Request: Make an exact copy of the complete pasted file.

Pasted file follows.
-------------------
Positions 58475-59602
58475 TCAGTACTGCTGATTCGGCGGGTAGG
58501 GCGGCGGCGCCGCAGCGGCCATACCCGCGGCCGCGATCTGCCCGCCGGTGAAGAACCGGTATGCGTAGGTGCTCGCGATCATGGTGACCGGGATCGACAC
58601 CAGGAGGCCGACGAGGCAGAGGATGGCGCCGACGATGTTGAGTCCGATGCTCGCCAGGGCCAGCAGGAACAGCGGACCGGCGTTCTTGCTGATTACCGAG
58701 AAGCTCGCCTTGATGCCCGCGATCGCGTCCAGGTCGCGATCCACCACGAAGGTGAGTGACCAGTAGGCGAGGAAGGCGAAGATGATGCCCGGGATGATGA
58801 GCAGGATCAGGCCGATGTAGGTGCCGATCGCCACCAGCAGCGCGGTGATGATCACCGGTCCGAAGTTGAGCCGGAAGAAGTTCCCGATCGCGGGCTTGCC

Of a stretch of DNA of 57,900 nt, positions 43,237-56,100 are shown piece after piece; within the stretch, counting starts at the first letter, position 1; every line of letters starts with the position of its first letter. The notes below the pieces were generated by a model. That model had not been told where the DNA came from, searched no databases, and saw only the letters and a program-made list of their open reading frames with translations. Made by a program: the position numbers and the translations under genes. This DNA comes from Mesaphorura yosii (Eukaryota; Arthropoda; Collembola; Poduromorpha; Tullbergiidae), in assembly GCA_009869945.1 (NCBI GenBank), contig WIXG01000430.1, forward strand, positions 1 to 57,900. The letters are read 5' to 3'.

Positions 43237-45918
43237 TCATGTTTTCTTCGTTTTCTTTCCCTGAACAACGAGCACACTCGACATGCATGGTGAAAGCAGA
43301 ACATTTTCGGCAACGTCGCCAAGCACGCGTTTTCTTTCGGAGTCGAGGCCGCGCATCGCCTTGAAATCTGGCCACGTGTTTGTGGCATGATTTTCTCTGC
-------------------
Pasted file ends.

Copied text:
Positions 58475-59602
58475 TCAGTACTGCTGATTCGGCGGGTAGG
58501 GCGGCGGCGCCGCAGCGGCCATACCCGCGGCCGCGATCTGCCCGCCGGTGAAGAACCGGTATGCGTAGGTGCTCGCGATCATGGTGACCGGGATCGACAC
58601 CAGGAGGCCGACGAGGCAGAGGATGGCGCCGACGATGTTGAGTCCGATGCTCGCCAGGGCCAGCAGGAACAGCGGACCGGCGTTCTTGCTGATTACCGAG
58701 AAGCTCGCCTTGATGCCCGCGATCGCGTCCAGGTCGCGATCCACCACGAAGGTGAGTGACCAGTAGGCGAGGAAGGCGAAGATGATGCCCGGGATGATGA
58801 GCAGGATCAGGCCGATGTAGGTGCCGATCGCCACCAGCAGCGCGGTGATGATCACCGGTCCGAAGTTGAGCCGGAAGAAGTTCCCGATCGCGGGCTTGCC

Of a stretch of DNA of 57,900 nt, positions 43,237-56,100 are shown piece after piece; within the stretch, counting starts at the first letter, position 1; every line of letters starts with the position of its first letter. The notes below the pieces were generated by a model. That model had not been told where the DNA came from, searched no databases, and saw only the letters and a program-made list of their open reading frames with translations. Made by a program: the position numbers and the translations under genes. This DNA comes from Mesaphorura yosii (Eukaryota; Arthropoda; Collembola; Poduromorpha; Tullbergiidae), in assembly GCA_009869945.1 (NCBI GenBank), contig WIXG01000430.1, forward strand, positions 1 to 57,900. The letters are read 5' to 3'.

Positions 43237-45918
43237 TCATGTTTTCTTCGTTTTCTTTCCCTGAACAACGAGCACACTCGACATGCATGGTGAAAGCAGA
43301 ACATTTTCGGCAACGTCGCCAAGCACGCGTTTTCTTTCGGAGTCGAGGCCGCGCATCGCCTTGAAATCTGGCCACGTGTTTGTGGCATGATTTTCTCTGC